Just when you thought Kanye West and Jay-Z couldn't get any better musically, they decided to release Watch the Throne, an entire album of their collaborative efforts together. It was obvious even before that, as individual acts they are the only source for meaningful mainstream hip hop, but when they combine their styles, the result is even more incredible.
Opening with the visceral "No Church in the Wild," the tone of the album is set as being extremely political and often lyrically provocative. Of course, what would anything Jay-Z related be without contributing vocals from Beyoncé, which appear on "Lift Off"? The first few songs on Watch the Throne, in fact, are much more dominant on Jay-Z's part, with Kanye's voice demure (relatively speaking) on tracks like "Ni*%as in Paris" and "Gotta Have It" (though the beat on "Gotta Have It" is distinctly Kanye).
Kanye's standard form of unrelenting honesty is especially heightened on "New Day" when he talks about how he is going to raise his future son, affirming--with his typical brand of tongue in cheek--"I mean I might even make him be Republican so everybody know he love white people." The track following "New Day," "That's My Bitch," is arguably the best on the album. Jay-Z's voice is once again prominent as he comments on the prevalence of white women as the norm for what men are supposed to consider beautiful:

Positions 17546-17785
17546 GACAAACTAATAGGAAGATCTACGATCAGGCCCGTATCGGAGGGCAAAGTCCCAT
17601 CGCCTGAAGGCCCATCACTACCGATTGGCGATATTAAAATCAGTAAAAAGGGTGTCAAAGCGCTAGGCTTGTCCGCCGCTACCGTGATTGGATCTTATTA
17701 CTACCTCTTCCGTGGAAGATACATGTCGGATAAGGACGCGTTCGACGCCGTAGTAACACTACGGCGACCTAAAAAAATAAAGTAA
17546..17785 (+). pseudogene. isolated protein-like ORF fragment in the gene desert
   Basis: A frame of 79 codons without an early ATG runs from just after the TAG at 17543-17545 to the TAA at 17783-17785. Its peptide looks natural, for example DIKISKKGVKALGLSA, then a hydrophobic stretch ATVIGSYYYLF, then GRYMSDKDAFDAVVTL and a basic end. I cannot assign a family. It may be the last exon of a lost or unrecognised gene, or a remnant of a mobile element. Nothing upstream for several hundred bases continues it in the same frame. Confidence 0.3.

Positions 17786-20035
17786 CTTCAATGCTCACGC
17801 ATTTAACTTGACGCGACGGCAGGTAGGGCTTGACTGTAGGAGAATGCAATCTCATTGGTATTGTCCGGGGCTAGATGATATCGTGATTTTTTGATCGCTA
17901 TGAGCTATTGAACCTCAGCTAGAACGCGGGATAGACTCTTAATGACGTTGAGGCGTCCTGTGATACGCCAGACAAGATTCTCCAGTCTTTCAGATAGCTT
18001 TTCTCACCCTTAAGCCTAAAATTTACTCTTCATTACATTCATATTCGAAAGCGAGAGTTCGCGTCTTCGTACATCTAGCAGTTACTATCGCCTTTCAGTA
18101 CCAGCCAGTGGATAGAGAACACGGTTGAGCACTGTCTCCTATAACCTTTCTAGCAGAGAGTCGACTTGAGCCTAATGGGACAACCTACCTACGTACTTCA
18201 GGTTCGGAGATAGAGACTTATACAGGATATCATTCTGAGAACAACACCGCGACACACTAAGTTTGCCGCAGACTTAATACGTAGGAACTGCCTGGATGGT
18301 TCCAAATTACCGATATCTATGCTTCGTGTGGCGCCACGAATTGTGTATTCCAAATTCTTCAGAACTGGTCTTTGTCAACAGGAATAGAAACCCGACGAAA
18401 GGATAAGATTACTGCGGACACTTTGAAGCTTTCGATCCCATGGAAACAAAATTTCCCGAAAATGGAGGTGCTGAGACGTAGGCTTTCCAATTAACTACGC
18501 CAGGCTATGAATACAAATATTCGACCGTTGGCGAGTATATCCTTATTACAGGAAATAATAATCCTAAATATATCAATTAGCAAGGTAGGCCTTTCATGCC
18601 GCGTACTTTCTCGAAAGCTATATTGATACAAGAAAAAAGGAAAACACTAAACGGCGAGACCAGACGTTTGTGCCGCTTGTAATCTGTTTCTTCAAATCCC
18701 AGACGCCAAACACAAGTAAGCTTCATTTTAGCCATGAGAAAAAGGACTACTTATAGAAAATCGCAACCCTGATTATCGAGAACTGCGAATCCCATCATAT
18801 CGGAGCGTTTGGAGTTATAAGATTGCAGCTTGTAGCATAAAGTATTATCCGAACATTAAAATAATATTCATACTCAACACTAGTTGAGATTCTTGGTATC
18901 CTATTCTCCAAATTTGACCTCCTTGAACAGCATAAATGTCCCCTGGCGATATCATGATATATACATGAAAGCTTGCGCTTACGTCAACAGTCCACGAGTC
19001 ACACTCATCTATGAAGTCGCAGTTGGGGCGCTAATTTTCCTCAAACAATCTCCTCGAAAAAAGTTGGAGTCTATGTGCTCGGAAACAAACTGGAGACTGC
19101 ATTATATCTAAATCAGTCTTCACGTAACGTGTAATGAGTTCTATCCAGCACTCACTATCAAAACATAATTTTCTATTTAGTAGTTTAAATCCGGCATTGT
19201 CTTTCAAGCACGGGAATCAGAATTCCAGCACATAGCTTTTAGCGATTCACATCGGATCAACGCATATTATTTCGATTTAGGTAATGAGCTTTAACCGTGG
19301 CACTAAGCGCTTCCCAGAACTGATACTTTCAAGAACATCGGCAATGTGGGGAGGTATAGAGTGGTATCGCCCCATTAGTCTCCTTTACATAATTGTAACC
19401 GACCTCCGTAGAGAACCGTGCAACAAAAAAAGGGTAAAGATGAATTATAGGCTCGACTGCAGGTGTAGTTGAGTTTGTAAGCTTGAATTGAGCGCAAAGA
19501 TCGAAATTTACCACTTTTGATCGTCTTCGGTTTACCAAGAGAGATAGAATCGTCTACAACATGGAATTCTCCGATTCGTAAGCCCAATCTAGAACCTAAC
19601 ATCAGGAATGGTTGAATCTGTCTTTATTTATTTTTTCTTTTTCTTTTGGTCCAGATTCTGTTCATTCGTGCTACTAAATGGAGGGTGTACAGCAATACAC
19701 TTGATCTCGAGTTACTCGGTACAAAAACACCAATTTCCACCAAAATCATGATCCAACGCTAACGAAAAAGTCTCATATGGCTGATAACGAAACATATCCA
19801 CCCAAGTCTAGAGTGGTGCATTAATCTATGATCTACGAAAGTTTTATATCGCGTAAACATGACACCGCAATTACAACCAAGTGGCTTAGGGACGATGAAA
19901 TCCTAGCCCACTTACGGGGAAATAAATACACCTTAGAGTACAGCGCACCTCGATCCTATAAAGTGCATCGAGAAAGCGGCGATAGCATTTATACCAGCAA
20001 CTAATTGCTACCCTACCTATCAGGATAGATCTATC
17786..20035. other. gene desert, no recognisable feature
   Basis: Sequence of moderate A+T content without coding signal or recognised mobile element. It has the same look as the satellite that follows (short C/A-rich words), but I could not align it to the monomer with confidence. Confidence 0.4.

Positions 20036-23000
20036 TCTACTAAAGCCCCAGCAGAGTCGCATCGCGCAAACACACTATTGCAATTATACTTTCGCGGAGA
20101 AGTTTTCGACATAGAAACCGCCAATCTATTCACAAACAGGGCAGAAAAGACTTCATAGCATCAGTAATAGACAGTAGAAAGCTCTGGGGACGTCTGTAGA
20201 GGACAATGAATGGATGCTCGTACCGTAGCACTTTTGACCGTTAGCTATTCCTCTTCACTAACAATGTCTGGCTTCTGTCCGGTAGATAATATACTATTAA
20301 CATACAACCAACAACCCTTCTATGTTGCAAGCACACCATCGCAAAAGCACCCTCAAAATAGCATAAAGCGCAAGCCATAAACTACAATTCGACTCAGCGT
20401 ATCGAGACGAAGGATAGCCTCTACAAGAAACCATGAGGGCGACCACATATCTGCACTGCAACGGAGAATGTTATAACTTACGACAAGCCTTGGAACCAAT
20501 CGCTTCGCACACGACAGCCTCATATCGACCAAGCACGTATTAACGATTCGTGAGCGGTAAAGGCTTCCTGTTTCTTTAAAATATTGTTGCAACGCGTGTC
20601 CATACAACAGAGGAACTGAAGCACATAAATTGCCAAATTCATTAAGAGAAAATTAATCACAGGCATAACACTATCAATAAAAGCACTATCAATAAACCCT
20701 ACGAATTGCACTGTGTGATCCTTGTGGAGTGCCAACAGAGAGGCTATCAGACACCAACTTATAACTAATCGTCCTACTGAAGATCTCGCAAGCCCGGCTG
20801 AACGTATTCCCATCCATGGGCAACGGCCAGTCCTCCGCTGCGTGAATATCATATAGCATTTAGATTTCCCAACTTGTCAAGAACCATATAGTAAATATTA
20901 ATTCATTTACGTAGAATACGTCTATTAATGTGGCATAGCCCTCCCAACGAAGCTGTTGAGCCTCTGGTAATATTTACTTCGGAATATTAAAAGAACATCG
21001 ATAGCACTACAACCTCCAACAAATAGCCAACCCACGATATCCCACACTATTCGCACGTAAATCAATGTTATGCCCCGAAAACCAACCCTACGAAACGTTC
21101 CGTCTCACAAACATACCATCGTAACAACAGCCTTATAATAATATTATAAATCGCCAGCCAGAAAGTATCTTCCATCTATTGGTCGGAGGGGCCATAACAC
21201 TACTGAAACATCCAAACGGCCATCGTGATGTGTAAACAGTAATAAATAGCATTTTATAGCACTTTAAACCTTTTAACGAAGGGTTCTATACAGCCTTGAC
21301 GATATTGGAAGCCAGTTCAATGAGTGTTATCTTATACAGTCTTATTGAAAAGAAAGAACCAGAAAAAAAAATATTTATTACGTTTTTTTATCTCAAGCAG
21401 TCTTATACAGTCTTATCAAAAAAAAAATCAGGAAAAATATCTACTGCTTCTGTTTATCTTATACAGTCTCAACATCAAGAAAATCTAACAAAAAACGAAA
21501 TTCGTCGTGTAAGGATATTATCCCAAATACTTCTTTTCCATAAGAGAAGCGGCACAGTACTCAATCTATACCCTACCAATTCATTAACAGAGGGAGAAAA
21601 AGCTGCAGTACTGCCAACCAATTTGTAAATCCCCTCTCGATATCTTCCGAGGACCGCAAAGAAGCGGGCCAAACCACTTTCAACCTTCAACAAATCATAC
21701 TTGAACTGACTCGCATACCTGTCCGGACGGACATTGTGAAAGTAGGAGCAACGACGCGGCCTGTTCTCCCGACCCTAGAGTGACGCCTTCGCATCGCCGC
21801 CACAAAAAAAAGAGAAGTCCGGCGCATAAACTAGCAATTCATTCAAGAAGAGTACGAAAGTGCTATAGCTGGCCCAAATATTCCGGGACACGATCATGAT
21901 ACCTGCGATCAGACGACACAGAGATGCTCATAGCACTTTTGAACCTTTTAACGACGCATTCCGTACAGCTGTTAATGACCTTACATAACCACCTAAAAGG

"I mean Marilyn Monroe she's quite nice, but why all the pretty icons always all white?"
"Murder to Excellence" is another standout track for its lyrics. Opening with a chilling high-pitched vocal harmonization, the song drives home the overall message of "Black excellence, truly yours." "Made in America" is perhaps the most disappointing offering on Watch the Throne, both in terms of music and lyrics, smattering together the names of historical black figures with the repetition of "Sweet baby Jesus."
As the album winds down, the sound shifts slightly to a more rock-tinged beat, as on "Why I Love You" and "Illest Motherfucker Alive," reverting back to its original modulations on "H*a*m." Jay-Z still manages to take all of the good lyrics, including "I played chicken with a Mack truck" and the usual referral to his Bed-Stuy days with "See the shit I saw growing up."
What Watch the Throne will leave you feeling is the desire for Jay-Z and Kanye West to always collaborate. I get the sense that this is just a glimmer of the musical magic they are capable of making together. Until then, look out for The Throne Tour in the fall.